By Lilly Bertone
In 1969 Congress passed the Public Health Cigarette Smoking Act, which rolled out mandatory warnings to be printed on all cigarette packaging to inform the public that smoking cigarettes was dangerous. Since then, more studies have come out proving the dangers smoking can cause, especially in regards to respiratory health. Tobacco companies have been working on a new way to attract customers without alluding to the dangers of their products. Enter the electronic cigarette; a sleek and discreet alternative to the stinky, scary original. Consumers enjoyed the e-cigarettes because not only could they get their nicotine fix with an array of flavors and potency, but it was even marketed as a safe way to lessen smoking habits. This raised the question of whether it was actually a safe alternative. Data collected from the national study Population Assessment of Tobacco and Health (PATH) was used to determine if there was any association of using e-cigarettes with respiratory disease.
Photo from truthinitiative.org
What sets e-cigarettes apart from the regular kind is it’s mechanics and added ingredients. Users heat a liquid that contains not only nicotine but added ingredients like propylene glycol, glycerine and metals. The aerosol created is then inhaled and processed through the respiratory system.
In animal studies, repeated exposure to those heated ingredients caused chronic pulmonary inflammation, immune system damage and COPD. It is not surprising that people who had used e-cigarettes expressed immune suppression in the nasal mucosa, resulting in weakened immune systems and a particular susceptibility to respiratory diseases like chronic bronchitis and pneumonia. When the immune system is weakened, it can cause a domino effect of negative conditions. This is in alignment with existing literature that shows an increased risk of respiratory disease is associated with other ailments like hypertension and diabetes.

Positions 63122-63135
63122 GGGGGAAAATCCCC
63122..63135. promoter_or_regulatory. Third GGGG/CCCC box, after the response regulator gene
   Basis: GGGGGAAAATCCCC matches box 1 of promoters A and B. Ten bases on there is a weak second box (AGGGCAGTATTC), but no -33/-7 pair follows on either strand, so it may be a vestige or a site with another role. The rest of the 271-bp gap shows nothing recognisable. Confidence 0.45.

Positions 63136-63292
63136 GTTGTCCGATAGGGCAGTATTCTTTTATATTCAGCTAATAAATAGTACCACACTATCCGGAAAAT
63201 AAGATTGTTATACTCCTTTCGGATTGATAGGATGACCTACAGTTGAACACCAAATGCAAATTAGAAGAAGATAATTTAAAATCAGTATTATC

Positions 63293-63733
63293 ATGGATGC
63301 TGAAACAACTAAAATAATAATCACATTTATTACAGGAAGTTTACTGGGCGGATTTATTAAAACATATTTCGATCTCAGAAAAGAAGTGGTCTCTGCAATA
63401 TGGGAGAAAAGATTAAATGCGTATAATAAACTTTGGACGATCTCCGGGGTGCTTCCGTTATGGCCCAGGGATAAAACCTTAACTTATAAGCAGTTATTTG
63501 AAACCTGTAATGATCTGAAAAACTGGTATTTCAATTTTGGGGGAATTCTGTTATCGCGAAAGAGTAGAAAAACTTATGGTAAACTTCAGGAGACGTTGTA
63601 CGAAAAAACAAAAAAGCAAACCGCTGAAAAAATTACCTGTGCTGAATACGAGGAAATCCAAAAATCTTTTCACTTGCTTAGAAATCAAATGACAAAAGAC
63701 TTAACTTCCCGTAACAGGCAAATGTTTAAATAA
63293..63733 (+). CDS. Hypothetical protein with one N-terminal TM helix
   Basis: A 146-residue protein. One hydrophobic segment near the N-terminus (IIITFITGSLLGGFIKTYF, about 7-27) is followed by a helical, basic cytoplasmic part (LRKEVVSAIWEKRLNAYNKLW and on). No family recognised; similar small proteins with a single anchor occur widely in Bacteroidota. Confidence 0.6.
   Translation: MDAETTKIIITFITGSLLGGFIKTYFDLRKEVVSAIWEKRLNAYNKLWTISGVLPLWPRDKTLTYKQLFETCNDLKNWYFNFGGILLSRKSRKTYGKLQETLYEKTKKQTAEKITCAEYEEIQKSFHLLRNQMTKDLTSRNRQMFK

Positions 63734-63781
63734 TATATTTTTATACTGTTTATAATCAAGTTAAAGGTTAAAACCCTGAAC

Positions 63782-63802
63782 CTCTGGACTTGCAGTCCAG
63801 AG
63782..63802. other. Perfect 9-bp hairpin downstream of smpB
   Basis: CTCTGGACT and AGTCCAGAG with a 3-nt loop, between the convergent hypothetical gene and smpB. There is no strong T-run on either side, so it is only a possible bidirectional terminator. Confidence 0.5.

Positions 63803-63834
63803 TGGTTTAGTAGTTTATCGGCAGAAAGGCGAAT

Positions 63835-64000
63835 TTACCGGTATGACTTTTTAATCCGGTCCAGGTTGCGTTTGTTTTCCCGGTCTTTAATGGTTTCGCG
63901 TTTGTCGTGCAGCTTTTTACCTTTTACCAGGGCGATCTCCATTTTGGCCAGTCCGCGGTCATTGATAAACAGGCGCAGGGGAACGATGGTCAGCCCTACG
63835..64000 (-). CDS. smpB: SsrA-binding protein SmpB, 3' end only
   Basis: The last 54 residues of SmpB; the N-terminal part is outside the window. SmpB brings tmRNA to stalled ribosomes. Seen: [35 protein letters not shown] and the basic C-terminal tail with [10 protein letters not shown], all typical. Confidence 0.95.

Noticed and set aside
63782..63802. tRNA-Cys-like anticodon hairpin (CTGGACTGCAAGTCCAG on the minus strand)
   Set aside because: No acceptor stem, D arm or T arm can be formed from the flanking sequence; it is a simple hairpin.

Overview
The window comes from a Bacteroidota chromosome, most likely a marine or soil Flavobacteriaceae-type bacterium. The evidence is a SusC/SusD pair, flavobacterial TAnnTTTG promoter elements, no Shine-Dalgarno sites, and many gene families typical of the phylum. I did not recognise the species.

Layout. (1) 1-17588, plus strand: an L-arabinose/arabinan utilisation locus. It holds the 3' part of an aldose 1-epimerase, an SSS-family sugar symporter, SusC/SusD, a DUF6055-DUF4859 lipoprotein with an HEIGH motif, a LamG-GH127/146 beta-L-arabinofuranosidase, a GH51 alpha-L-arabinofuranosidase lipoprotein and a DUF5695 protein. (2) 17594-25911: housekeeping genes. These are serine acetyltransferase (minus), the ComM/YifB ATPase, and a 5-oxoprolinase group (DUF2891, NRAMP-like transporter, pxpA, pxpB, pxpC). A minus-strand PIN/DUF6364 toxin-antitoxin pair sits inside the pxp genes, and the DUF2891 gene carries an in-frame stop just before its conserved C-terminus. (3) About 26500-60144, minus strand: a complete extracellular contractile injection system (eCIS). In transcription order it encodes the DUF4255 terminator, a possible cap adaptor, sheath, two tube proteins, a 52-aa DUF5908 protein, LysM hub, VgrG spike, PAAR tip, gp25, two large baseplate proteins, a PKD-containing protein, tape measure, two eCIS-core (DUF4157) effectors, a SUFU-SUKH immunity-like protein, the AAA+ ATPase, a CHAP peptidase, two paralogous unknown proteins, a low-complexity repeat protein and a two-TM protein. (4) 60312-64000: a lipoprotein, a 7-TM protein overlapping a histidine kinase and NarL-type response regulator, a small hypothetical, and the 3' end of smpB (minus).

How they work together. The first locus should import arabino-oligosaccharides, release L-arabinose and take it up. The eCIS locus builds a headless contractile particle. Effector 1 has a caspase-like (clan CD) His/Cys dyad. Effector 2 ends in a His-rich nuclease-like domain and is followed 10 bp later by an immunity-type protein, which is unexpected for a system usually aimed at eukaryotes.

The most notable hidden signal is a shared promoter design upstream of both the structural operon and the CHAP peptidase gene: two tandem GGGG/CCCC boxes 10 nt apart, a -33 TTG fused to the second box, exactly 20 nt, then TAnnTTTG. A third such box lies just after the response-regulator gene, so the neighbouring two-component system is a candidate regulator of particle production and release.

People who choose to smoke tobacco in other ways like hookah or cigar were still exposed to nicotine, but not as many harmful additional chemicals like those found in regular or electronic cigarettes. Many people began using e-cigarettes in combination with regular cigarettes to try to cut back all around use. Unfortunately, biomarkers showed higher nicotine and toxicant exposure with dual users than those who used just one method.
While this study focused on the effects of e-cigarettes that contain nicotine, the same warnings should be observed by those who are using cannabis e-cigarettes or “vape-pens”. The cartridges containing cannabis may also contain dangerous ingredients like propylene glycol and metals. Just last week, the CDC released a notice that Vitamin E Acetate was linked to a multi-state outbreak of respiratory diseases in users of both nicotine and cannabis vaporizers, so it is important to always check the labels of anything you are inhaling or ingesting.